I will be completely honest here: one of the strangest but most predictable events of my musical school year is the annual Fleeing of the Freshmen. This event, as regular as the tides and sad like lemmings, occurs around the end of first semester. Freshman who were only three months ago bright-eyed and bushy-tailed head to their advisers’ offices, and for a million reasons drop their music majors and switch to something else.
It might be class loads that they don’t like – “How am I supposed to take NINE CLASSES and still do well?!!?”
It might be that the major wasn’t what they were expecting – “I just wanted to play guitar, why do I need to know solfege?!”
It might be that they were intimidated by people further in their college careers – “I’ll NEVER be as good as Sarah!!” (Sarah being someone who is on semester 11 of their 4 year degree.)
Whatever the reason, I have not yet seen a freshman class come in that was not down like 40% by the end of the year. So here’s my point: don’t drop music entirely because of one semester! If you entered college with a passion for music, hold onto it. Here’s four reasons why:
Music is the only major where your homework can help you relax after school. I listen to music that my classes have introduced me to for pleasure. I’ve discovered music that’s helped me through hard times in my Music History classes. There is no other field where the stuff you need to study is so immediately useful in your day to day life. Accounting homework is not going to help you get through a breakup, you know?
Few other majors have the sense of community that musicians develop. I have met tons of wonderful people through my music majors. I spend probably four hours a day with some of these people during the school year, since we all take the same classes. We all know each others’ pain – I can and have posted on Facebook an agonized word count, and gotten three people asking if it was about Form and Analysis (it was) and declaring they were even more behind than I was (doubtful). From watching my non-music friends, it looks like the only other major where people have the same sense of comrades-in-arms is Nursing, and that’s because it’s the only major that has a stricter class progression than Music.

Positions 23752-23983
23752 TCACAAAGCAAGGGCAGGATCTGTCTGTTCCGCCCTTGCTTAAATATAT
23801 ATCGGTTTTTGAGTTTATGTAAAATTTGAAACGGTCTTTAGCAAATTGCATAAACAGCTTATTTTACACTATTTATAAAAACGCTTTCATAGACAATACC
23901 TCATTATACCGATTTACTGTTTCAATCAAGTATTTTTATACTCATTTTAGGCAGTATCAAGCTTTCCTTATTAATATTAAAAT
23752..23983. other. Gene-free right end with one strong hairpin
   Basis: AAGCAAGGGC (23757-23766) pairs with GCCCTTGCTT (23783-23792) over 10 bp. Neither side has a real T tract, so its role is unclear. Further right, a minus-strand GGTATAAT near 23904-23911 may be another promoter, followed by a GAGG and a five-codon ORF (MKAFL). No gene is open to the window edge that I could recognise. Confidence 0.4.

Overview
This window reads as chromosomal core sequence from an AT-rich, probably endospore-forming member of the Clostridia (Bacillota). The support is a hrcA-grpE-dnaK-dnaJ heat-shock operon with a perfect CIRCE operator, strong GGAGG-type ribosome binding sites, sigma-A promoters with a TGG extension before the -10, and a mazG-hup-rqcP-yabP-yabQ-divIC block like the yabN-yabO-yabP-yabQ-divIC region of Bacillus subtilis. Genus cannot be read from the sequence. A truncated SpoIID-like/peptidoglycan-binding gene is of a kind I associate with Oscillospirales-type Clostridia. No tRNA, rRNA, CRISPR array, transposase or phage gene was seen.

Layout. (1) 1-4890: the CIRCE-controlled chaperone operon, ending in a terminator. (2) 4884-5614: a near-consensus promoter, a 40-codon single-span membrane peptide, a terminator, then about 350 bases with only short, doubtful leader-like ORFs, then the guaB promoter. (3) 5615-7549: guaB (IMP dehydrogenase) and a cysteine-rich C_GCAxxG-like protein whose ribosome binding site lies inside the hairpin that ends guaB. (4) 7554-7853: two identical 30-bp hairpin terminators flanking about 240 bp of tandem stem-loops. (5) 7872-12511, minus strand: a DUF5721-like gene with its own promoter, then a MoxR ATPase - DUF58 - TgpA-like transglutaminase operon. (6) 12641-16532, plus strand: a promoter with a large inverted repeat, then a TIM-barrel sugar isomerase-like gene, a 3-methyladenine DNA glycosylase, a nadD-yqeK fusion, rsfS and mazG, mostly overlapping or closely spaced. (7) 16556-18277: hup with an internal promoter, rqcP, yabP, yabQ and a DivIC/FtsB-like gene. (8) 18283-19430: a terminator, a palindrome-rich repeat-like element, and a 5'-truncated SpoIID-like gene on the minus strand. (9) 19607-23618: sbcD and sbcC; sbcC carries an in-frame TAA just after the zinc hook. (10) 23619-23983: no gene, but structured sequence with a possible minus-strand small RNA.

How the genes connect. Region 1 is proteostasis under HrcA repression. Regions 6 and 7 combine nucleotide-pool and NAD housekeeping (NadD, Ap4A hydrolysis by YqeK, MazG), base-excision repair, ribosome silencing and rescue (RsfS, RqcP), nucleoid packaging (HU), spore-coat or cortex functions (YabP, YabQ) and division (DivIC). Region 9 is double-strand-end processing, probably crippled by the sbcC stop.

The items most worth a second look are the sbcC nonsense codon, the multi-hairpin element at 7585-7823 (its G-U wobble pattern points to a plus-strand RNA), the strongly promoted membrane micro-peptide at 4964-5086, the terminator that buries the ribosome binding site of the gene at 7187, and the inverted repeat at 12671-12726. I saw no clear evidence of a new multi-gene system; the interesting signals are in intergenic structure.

Transitioning into another major is much easier than returning to music. In other fields, you don’t necessarily need to stay in practice. In music, though, if you don’t use it you lose it. It is far easier to go into Marketing after two years focused in a different field, for example, than it is to return to a flute performance major after a year without playing.
A thorough grounding in the foundations of classical music will help in ANY musical genre or field. If your problem is that you want to perform pop music, but you’re getting trained in classical – how do you think pop music is written? Those same chord progressions you’re learning in Theory I are the foundation for pop. The ear training you need to do to pass Aural Skills will help immensely in the studio if you want to be a recording engineer or producer. The foundations of music are the same, regardless of genre. If you’re going to break the rules, it helps to know exactly what you’re breaking – it’s way easier to screw up an engine if you know how it works, and the same thing applies to music.
Stick with music. Keep it as a minor. Unless the atmosphere is bad for your mental health (which, I get it, it can be pretty rough), stick with it. Don’t give up after one rough semester. The old college try is a year long process – you might feel differently next year.